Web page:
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  • Writer's pictureRachel Ray

Wellbeing In A Cup

Sometimes the simplest things in life bring the greatest pleasure. And for me, my morning cuppa does just that. But no longer for me a quick bag in the cup. I have a bit of a morning ritual – my own little tea ceremony. With my special teapot and a selection of tea leaves from a lovely local independent tea merchant, this daily treat always makes my days feel a little lifted.

Part of my enjoyment is finding a tea to taste, so since Christmas I have been taste-testing a selection of green teas, which is my tea of choice. I boil the water to 70°C and allow the leaves to steep to release the flavour. Then I take in the aroma as I quietly sip my brew.

Tea really is a bit of a British tradition with around 100 million cups being drunk daily. From the first morning sip to an afternoon pick-me-up, tea offers a moment of relaxation and an opportunity to pause your day.

According to a survey commissioned by the UK Tea & Infusions Association (UKTIA) 86% of adults are now tea drinkers with tea drinking increasing during lockdown. With Zoom calls, home schooling, remote working and online shopping, the comforting warming mug of tea has kept us company. The survey cited more than half of respondents saying that the ‘feel good’ factor of tea was a reason for increasing their uptake, followed by hydration and the opportunity to socialise with family and friends, even if that meant sharing a virtual cuppa online. And Dr Sharon Hall from the UKTIA said “Everyone knows that wonderful ‘ah’ feeling of sitting down with a mug of tea especially when you’ve had a busy or stressful day.”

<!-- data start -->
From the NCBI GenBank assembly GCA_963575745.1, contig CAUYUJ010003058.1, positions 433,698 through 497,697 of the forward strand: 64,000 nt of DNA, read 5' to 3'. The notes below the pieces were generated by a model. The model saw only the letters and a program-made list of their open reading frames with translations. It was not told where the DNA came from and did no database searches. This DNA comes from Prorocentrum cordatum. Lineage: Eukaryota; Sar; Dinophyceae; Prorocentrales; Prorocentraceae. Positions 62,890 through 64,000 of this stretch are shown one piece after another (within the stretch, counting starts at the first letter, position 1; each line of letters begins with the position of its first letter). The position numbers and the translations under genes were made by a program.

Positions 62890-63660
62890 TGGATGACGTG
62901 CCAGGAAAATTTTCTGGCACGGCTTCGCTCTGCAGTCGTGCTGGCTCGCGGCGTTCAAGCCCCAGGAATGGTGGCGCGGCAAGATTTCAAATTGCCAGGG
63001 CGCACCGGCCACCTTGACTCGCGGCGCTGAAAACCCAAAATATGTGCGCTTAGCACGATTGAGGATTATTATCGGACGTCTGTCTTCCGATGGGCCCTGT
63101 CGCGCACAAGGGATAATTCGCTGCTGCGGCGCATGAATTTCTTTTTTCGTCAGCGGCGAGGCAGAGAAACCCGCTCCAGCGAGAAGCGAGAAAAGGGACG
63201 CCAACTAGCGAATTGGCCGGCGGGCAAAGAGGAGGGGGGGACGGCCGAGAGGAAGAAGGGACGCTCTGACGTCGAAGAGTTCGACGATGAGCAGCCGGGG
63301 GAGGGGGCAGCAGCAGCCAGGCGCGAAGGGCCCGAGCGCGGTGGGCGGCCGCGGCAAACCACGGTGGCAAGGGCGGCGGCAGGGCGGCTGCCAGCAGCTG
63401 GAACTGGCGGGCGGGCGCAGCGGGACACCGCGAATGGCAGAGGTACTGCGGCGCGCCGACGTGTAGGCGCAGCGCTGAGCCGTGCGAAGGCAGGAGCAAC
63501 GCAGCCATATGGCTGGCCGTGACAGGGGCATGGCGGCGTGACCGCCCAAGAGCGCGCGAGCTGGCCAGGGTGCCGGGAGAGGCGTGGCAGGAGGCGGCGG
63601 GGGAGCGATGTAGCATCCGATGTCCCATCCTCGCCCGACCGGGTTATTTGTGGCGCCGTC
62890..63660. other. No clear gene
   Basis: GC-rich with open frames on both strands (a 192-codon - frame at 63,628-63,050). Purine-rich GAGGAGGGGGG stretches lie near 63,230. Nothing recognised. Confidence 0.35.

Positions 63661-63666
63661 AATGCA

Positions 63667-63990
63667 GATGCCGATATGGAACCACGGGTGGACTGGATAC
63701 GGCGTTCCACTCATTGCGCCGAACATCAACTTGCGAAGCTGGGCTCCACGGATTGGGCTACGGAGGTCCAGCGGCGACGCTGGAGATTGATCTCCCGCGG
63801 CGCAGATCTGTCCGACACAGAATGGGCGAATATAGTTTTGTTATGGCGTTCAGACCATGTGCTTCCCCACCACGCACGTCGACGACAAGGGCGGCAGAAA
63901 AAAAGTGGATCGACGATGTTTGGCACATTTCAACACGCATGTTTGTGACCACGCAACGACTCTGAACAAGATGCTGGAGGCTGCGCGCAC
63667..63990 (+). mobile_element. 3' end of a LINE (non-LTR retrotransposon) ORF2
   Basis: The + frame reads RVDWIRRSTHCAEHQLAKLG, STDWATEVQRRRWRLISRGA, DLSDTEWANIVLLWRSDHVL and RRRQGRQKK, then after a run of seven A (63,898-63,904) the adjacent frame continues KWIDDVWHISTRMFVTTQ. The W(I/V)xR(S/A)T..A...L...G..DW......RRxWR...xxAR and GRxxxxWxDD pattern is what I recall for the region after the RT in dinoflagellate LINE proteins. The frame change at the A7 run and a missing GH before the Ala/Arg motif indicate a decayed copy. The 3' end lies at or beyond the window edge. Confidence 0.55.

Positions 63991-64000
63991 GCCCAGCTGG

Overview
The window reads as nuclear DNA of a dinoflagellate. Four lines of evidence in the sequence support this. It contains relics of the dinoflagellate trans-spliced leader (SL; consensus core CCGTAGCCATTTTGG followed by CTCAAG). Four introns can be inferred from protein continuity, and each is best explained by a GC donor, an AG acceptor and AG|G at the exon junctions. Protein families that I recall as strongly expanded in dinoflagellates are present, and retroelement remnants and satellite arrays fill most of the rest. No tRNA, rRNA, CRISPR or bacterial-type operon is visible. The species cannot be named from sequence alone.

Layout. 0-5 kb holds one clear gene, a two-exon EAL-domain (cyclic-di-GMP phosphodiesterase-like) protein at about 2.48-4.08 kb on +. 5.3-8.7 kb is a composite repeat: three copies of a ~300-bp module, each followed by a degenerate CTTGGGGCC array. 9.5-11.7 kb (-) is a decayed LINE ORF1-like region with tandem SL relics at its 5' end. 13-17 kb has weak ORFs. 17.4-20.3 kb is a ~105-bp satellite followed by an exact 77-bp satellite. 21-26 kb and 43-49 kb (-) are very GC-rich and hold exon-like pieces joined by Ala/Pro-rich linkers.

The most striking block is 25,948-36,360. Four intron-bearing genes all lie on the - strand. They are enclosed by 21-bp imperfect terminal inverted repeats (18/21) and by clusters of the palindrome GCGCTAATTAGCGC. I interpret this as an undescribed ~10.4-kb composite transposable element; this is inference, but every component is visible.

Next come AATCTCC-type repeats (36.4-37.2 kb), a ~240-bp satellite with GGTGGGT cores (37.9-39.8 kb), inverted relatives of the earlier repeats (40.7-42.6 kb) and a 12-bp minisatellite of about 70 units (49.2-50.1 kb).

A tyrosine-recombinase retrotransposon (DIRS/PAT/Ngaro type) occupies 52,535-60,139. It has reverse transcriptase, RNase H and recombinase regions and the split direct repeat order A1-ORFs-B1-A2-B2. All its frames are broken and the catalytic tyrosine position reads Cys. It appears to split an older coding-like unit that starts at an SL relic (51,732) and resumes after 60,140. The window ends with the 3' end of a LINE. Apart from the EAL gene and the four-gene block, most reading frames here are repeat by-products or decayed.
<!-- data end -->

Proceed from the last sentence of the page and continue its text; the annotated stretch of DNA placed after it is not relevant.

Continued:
There is increasing evidence that tea is great for our wellbeing and packed full of potentially helpful benefits. According to the Tea Advisory Panel looking at various studies;

  • due to the compounds in tea including flavonoid antioxidants, people who drink 3 to 4 cups of black tea a day could have a lower risk to type 2 diabetes

  • compounds such as L-theanine and caffeine may improve our attention span helping to improve mental attention and clarity of mind, boosting brain and mind health.

  • New research by TAP reveals that four to five cups of tea per day could boost ‘friendly gut’ bacteria helping to reduce health risks.

  • Tea may reduce dementia risk. A study of 957 elderly Chinese people found that consistent drinking of black/oolong tea reduced the risk of cognitive disorders by 53% and for green tea by 43%. The findings also suggested those genetically at higher risk of developing Alzheimers disease may reduce this by as much as 86%

  • Tea helps reduce depression and anxiety. In another study, long term tea consumption among elderly people was associated with reduced symptoms of anxiety and depression.

  • Tea is shown to lower the risk of cardiovascular problems with a study showing that regular tea consumption could reduce the risk of heart and circulation problems by up to 20%

  • Tea can help to tackle high blood pressure and studies have found that drinking black tea could reduce blood pressure by 10% and regularly drinking green tea could reduce the risk of high blood pressure by 46%

With all of these potential health benefits, there is good reason to include tea as part of your daily wellbeing.

“Tea tempers the spirit, harmonizes the mind, dispels lassitude and

relieves fatigue, awakens the thought and prevents drowsiness”

Lu Yu Classic of Tea – Origins and Rituals (written in the 8th Century)


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